This week’s invasion of the lite-brite bombs has become something of a national hullabaloo, with many differing viewpoints.

Cartoonist August J. Pollak had this to say:

1. Attorney General Martha Coakley needs to shut up and stop using the word “hoax.” There was no hoax. Hoax implies Turner Networks and the ATHF people were trying to defraud or confuse people as to what they were doing. Hoax implies they were trying to make their signs look like bombs. They weren’t. They made Lite-Brite signs of a cartoon character giving the finger.

2. It bears repeating again that Turner, and especially Berdovsky, did absolutely nothing illegal. The devices were not bombs. They did not look like bombs. They were all placed in public spaces and caused no obstruction to traffic or commerce. At most, Berdovsky is guilty of littering or illegal flyering.

3. The “devices” were placed in ten cities, and have been there for over two weeks. No other city managed to freak out and commit an entire platoon of police officers to scaring their own city claiming they might be bombs. No other mayor agreed to talk to Fox News with any statement beyond “no comment” when spending the day asking if this was a “terrorist dry run.”

4. There is nothing, not a single thing, remotely suggesting that Turner or the guerilla marketing firm they hired intended to cause a public disturbance. Many have claimed the signs were “like saying ‘fire’ in a crowded theater.” Wrong. This was like taping a picture of a fire to the wall of a theater and someone freaked out and called the fire department.

5. The FCC can’t pull a private cable network’s license, Mayor Hyperbole McFuckwit.

OTOH, cartooner Colleen Doran, who grew up in a household so hardcore they used defused bombs as doorstops had this to say:

Since my dad spent many years working in bomb disposal, I don’t think this is funny. A resident claimed she didn’t believe the threat must be serious since she saw a bomb disposal technician handling the device with his bare hands. I got news for you lady. Not only do they sometimes handle those devices with their bare hands, my dad used to bring them home.

What a prankster dad was. Incidentally, the International Association of Bomb Technicians and Investigators just had their annual meeting right here in Virginia. Only about 29 people showed up. I assume the others were all dead, missing limbs, or busy dealing with jihadis who claim they are blowing people up for the love of Allah.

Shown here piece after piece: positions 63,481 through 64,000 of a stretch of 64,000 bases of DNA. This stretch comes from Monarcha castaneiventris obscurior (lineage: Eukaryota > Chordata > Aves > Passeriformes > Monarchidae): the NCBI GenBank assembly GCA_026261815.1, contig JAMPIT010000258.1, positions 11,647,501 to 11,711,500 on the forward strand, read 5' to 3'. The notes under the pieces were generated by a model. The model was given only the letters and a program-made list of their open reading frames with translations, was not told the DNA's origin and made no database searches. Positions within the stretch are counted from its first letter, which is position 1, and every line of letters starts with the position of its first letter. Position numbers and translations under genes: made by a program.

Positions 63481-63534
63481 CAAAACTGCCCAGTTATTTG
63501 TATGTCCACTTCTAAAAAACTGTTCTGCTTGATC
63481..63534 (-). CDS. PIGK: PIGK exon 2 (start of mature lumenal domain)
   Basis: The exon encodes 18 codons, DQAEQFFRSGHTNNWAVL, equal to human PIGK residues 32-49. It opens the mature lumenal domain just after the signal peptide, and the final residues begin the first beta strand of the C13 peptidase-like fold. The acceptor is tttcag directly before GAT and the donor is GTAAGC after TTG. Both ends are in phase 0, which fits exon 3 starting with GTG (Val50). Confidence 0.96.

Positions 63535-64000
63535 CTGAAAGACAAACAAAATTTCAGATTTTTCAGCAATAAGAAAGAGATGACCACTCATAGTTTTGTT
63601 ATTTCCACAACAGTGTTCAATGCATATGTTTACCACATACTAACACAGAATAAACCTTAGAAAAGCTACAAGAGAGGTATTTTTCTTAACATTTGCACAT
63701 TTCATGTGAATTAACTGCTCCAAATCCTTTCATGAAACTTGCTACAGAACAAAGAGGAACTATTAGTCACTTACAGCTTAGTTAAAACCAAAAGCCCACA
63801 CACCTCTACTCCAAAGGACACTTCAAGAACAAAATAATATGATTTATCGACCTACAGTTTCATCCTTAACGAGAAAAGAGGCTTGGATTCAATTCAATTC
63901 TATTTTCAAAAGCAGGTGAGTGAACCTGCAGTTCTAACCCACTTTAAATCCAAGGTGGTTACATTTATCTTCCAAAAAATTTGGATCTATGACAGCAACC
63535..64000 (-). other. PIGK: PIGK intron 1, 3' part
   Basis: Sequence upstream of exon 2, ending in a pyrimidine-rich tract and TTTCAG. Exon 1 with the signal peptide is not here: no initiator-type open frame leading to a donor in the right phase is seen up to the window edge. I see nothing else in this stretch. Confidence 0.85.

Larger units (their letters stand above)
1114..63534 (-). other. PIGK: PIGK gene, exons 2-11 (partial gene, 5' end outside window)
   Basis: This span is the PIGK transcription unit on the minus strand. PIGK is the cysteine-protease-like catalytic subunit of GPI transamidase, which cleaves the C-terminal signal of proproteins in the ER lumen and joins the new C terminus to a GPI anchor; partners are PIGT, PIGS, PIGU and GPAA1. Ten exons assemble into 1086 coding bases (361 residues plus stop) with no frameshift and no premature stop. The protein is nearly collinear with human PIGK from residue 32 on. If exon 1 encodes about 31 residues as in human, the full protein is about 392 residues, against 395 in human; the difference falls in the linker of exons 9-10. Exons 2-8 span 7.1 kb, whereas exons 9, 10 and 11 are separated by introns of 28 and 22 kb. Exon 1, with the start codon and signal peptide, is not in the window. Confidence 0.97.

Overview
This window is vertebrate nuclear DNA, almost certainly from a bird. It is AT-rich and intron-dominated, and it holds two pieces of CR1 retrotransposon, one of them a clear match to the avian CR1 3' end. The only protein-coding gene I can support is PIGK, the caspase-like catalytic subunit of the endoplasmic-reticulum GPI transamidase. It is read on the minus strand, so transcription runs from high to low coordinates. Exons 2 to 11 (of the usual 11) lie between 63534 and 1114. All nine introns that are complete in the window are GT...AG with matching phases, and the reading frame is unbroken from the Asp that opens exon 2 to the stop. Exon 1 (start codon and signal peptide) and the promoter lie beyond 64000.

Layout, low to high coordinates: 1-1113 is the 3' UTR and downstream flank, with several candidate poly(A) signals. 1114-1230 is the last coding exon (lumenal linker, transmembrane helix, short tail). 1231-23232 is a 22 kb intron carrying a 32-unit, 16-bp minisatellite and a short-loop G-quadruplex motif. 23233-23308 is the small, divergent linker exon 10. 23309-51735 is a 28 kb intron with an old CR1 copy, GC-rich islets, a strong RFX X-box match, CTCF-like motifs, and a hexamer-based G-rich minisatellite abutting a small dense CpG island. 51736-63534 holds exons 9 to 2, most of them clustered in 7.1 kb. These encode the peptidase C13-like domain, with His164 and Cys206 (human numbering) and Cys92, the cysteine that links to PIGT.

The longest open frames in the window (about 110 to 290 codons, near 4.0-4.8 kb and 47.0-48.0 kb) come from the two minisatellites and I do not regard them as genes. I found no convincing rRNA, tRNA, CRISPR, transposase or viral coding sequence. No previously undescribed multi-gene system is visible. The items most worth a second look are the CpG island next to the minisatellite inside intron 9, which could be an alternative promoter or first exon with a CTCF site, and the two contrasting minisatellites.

The other morning I had to go to midtown for a meeting at a big office building owned by a big corporation. I don’t do this very often, and I’d forgotten that here in NYC when you go into a big office building owned by a big corporation you have to pull out your ID, get a pass, go through some kind of turnstile, sign in and out and in general account for your whereabouts. The big office building wasn’t far from the one that houses DC, where I used to work. On September 10th 2001, there were two entrances to this building, one on Broadway and one on 53rd Street. After 9/11 the side entrance on Broadway got closed. I rarely go uptown, but a few months ago I was up there to meet someone. As I was going there I wondered if five years later, that door would be open, or if, like all those mystery doors you see in the subway or a pyramid, it was still closed.

Still closed. Maybe it’s closed forever and ever. Sometimes it’s hard to make sense of a world where going in the side door is dangerous, but I guess we’ll have to muddle through somehow.
[Pollak link via Kos.]

Update: Here’s a link to a “breaking news” story that shows how the “threat” emerged on live TV. Pretty hilarious (or infuriating) in hindsight.


  1. That is all true, but those signs did cause a disruption to a city’s life. I think people should boycott ATHF until Turner apologizes for it and promises never to do a stunt like that again. The best thing people can do against a TV network to make a point is to not watch it.

  2. I would describe this as a bad idea perpetrated with no malice, followed by a pretty understandable overreaction. Everyone needs to calm down.

  3. Doran’s feelings are understandable but obviously biased.
    The signs were NOT intended to create a bomb scare, and were in place for several weeks before the doofuses in Boston OVER REACTED. (Even in all caps, that’s a huge understatement.)
    It reminds me of people who are enraged when they see or hear criticism of Wal-mart’s destructive and immoral business practices just because someone they know works there.
    If the pictures of the (very brave) Boston bomb defusers delicately handling light brites that are flipping them off isn’t funny (and surreal) I don’t know what is.
    Turner should just pay the damn costs of the scare and move on. And these guerilla marketing guys (who were MORE than ready for their 15 minutes yesterday) should certainly not be prosecuted for anything more serious than a misdemeanor. I’m pretty damn sure these guys were asked to take the fall by some suits in Atlanta that by now have hopefully had the ATF and FBI raking THEM over the coals.